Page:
Being Absent and Being Fully Present

Being Absent and Being Fully Present November 10, 2014


Our babysitter sent this picture to me today. She took it while she was walking the boys to the park this morning. Apparently they sat like that the whole mile walk to the playground.

I’ve been picking up extra work this year, and as a result we’re able to have a babysitter take care of the kids for a few hours each week while I work. I was looking forward to this enormously over the summer. I kept saying to the Ogre, “this is just want I need. A few hours every few days to get away, do some work, clear my head. It will be perfect!”

It has been nice. It has not, however, been the game-changer that I thought it would be. I don’t necessarily come back from the breaks I get feeling rejuvenated…mostly I come back feeling disjointed.

It’s strange for me to be missing part of my children’s lives, no matter how small. I’ve always been home, and we’ve lived far enough from family for long enough that leaving the kids with anyone else is fairly foreign. By and large, this has seemed like a real hardship to me. I always thought I would be the kind of mother who’d enjoy working outside the home, if I had a skill worth cold, hard cash. (e.g., not writing)

But I’m finding that even being away only a few hours a week is disorienting. I spent nearly an hour trying to piece together something Liam was trying to tell me the other day, about a walk he had been on with the babysitter and the subsequent nightmare he had about falling into the alligator water, and how the nightmare was all her fault because she pushed him in the grass. I knew immediately that our babysitter, who is probably the sweetest college girl in existence, didn’t actually push Liam into the grass, but it took me awhile to untangle what had actually happened. It turned out that she pushed the stroller across the grass (with him in it) instead of sticking to the sidewalk, and the nightmare was actually all my fault, seeing as how I warned them against leaving the sidewalk a little too enthusiastically when we first moved here. Many of the sidewalks wind around canals that serve as a haven to Ave’s robust alligator population, and my motto in our early days here was, “better terrified than dead.” (Like so many parenting tactics I’ve employed, that one is working out really well and not backfiring at all.)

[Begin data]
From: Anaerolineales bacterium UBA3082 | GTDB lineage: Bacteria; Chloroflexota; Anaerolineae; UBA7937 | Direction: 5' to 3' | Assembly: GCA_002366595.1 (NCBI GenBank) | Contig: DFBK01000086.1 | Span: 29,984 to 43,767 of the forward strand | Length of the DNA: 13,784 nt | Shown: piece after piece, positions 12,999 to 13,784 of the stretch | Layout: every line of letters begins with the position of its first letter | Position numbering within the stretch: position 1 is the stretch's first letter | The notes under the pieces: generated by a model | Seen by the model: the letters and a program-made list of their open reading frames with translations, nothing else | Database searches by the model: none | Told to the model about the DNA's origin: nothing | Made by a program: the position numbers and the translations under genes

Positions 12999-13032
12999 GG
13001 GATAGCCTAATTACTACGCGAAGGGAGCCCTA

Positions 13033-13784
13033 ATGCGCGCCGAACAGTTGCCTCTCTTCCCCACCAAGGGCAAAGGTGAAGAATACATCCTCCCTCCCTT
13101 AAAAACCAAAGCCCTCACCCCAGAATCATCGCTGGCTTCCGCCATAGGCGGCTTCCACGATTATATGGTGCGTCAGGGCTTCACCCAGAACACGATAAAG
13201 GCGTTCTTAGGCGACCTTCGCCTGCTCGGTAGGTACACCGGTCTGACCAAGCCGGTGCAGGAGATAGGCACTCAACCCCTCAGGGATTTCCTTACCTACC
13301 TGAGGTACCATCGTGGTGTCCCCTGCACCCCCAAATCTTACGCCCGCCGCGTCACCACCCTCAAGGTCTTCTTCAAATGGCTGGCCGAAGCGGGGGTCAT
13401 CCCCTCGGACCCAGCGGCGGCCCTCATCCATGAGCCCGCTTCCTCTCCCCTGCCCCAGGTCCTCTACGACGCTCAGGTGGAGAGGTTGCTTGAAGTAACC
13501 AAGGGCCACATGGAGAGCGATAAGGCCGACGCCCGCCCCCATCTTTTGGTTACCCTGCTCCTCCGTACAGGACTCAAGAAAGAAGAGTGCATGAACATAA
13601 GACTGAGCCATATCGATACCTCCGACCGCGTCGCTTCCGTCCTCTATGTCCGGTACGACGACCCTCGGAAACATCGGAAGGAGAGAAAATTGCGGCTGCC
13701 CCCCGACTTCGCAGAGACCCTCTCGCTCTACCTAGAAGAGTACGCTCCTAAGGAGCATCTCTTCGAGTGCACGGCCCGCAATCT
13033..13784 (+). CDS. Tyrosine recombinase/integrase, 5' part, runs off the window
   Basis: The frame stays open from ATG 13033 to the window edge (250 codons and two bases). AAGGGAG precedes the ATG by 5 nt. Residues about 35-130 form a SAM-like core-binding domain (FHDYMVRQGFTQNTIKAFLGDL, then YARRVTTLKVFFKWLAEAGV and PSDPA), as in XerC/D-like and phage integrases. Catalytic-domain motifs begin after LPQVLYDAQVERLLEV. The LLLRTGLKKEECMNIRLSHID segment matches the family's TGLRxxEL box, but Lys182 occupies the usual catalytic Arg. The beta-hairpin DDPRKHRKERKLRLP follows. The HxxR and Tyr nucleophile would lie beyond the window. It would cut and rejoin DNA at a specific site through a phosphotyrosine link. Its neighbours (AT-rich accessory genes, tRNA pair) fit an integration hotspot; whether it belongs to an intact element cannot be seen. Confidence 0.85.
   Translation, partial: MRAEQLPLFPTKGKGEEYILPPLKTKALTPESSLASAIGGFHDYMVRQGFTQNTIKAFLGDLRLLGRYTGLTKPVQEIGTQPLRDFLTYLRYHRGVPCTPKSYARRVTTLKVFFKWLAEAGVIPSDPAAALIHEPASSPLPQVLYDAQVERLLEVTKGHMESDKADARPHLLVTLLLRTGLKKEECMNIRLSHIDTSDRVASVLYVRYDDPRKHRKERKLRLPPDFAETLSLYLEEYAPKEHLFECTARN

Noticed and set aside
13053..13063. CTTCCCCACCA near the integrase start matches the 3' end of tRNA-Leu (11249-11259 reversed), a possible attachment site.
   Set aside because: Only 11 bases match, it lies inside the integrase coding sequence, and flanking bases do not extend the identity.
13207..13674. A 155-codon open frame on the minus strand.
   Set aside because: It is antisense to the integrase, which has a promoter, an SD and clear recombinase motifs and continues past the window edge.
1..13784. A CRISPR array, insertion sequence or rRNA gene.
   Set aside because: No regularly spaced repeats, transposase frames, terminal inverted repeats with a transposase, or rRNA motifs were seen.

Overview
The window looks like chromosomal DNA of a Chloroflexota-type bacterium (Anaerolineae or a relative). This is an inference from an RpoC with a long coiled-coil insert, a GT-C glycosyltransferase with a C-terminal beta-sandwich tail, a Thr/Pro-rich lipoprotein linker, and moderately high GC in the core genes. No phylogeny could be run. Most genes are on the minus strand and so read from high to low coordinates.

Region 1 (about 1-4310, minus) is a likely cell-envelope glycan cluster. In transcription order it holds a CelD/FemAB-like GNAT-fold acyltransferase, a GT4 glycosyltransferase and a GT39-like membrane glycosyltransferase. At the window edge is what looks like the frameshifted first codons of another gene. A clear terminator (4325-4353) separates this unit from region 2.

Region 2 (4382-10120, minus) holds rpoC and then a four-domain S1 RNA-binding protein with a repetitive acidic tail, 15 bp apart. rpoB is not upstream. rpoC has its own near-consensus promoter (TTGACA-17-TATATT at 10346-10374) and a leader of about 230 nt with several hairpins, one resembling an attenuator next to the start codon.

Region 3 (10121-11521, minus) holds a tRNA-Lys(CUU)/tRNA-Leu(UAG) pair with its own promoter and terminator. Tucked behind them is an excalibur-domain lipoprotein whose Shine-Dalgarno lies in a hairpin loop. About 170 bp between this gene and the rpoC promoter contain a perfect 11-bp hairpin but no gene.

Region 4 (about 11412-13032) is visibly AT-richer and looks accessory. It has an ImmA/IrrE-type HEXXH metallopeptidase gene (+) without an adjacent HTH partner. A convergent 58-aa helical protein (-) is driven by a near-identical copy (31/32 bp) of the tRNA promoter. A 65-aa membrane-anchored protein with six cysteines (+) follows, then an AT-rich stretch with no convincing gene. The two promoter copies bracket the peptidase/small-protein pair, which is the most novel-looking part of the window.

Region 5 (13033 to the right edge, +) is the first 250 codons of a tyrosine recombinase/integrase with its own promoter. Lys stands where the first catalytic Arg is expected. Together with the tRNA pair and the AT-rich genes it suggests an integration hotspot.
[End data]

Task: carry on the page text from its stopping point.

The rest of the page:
Today I felt another little twinge when she sent me the picture. I was in running late this morning and rushed the boys out the door, snapping at them to hurry and bundling them into the stroller with only a cursory goodbye. When I saw Liam with his arm around Lincoln, I thought, “he’s comforting his brother because I was such a horrible witch this morning.” Once I moved past the immediate guilt, I thought, “this was such a sweet brotherly moment between them, and so different from the way they are usually attempting to kill each other. And I missed it.”

This afternoon, I settled down to write while Lincoln was napping. But Liam wanted me to sit with him on the couch, so I did. After a few false starts on my laptop — interrupted by Liam literally jumping on me — I finally just put it away. As we talked about Batman and he showed me some new Lego creations, I realized that it’s not necessarily that working away from the kids is going to be refreshing for me. Or at least, not the way I’ve been thinking.

Even if I had been with the boys this morning, I probably wouldn’t have walked them to the park. But even if I had walked them to the park, I probably wouldn’t even have noticed their arms around each other. I probably would have been talking on the phone or writing a post in my head or multitasking somehow, trying to make the most of each second. I used to spend all day, every day like that…half-listening, half-aware, half-writing, half-cleaning, but never fully doing anything. Never fully working, because I was still having to be mom, but never fully being mom either, because I was still trying to work.

When I’ve been gone and I come back, I don’t spend the time with them multitasking. Even when we’re just picking up, I’m still talking with them, trying to figure out how their day was and what they did, what new 3rd grade drama is sending Sienna into a tizzy, what new revelations about death and God Charlotte had today, which superheros Liam is currently constructing from Legos, and how many times Lincoln took his diaper off while I was gone. Being away from my kids isn’t only a nice break because I don’t have to be “on” or “Mommy” for a few hours…it’s a nice break because it helps me remember why being Mommy is so important, and it helps give me a clear perspective on how to do it better.

Being away from my kids, even if for just a few hours, compels me to be more fully present during the times I am with them. Sometimes it’s out of necessity, because what they’re saying is so nonsensical that I literally have to listen to every word to figure out exactly what happened and why. But other times it’s because I know they’ve missed me and they want to spend time with me. And the crazy thing is, I’ve missed them too.



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